Soha Ali Khan and Vir Das-starrer 31st October, which released on Friday, October 21, has received mixed reviews from critics.
31st October is inspired by a true incident and highlights the aftermath of Indira Gandhi's assassination, which took place on October 31, 1984. It also focuses on the anti-Sikh riots that occurred the same year.
Produced by Harry Sachdeva and directed by Shivaji Lotan Patil, 31st October is the story of a couple Davinder Singh (played by Vir) and Tejinder Kaur (played by Soha) who protects the family from the riots.
The film made a huge buzz when it came under scanner of the Central Board of Film Certification (CBFC) due to its controversial subject. CBFC had opposed the release of the film claiming that it is against the ideology of the "oldest political party of the country". However, it was only after the Censor Board told Delhi High Court that the film was certified for release after deletion of all offensive scenes that the court allowed the release of the film.
We bring to you some critics' views and verdict on the movie. Check them out in 31st October review round-up:
Saibal Chatterjee of NDTV said: "31st October makes the right noises but is unable to direct and land its blows with the ferocity that could get the audience all pumped up. Its message is unambiguous - justice still eludes the victims of the 1984 anti-Sikh riots and it is about time we as a nation did something about it. 31st October has its heart in the right place. What it lacks is genuine firepower. Despite the anger and anguish that drives it, it is unable to whip up urgency and force. Its theme is of pressing relevance. Yet, 31st October doesn't leave a lasting impression. It isn't half the film it could, and should, have been."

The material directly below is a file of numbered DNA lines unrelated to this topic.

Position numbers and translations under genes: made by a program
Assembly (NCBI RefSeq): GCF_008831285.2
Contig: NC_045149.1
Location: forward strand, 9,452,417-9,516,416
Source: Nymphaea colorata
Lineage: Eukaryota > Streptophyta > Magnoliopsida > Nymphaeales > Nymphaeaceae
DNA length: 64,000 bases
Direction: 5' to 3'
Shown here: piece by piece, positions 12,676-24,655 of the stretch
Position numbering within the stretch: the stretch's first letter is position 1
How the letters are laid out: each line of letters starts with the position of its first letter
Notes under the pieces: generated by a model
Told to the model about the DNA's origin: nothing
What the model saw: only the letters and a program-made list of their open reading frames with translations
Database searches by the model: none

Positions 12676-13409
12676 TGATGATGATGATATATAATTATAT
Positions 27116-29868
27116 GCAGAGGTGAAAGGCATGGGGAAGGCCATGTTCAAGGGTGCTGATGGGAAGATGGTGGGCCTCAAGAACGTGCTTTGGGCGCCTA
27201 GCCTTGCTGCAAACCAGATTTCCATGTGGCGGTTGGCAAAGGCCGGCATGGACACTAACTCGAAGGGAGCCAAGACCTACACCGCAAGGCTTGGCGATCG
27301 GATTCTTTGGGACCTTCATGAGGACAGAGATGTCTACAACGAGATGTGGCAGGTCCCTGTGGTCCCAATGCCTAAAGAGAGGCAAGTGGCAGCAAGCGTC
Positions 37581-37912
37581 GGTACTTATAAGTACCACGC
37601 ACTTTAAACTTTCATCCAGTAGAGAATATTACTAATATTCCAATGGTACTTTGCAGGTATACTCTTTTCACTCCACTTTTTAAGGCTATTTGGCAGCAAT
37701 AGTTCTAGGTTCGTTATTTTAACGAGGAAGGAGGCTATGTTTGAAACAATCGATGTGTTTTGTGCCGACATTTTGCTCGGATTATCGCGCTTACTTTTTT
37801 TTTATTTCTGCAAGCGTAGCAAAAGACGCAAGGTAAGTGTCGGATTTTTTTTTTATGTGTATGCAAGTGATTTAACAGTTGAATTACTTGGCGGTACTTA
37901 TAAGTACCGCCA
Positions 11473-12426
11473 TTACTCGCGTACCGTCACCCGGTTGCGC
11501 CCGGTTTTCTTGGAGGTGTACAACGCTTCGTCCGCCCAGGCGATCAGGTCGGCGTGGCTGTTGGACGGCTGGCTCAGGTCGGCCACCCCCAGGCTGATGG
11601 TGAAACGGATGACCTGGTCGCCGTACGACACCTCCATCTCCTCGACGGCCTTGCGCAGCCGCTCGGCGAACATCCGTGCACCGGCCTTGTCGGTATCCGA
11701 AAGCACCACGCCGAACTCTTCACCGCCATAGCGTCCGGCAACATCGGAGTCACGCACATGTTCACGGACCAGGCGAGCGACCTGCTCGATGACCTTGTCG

Anna MM Vetticad of Firstpost said: "31st October subjects us to mediocre production quality, third-rate dialogue writing and bad acting. An array of terrible extras are rolled out for the bit parts and even for significant satellite roles. Two irritating girls are cast as the lead couple's children. Apart from the fact that actors styled to resemble Congress politicians H K L Bhagat, Jagdish Tytler and Sajjan Kumar are shown engineering the riots, there is nothing worth noting in this film."
Bryan Durham of DNA said: "We all know what happened on that date in 1984. It tells you nothing you don't already know - the villains, the victims et el. It neither serves as a grim yet unforgettable reminder of the day some men became monsters or offers hope that history won't repeat itself. As a film goes, it makes you feel nothing. And that's just sad. Avoidable."
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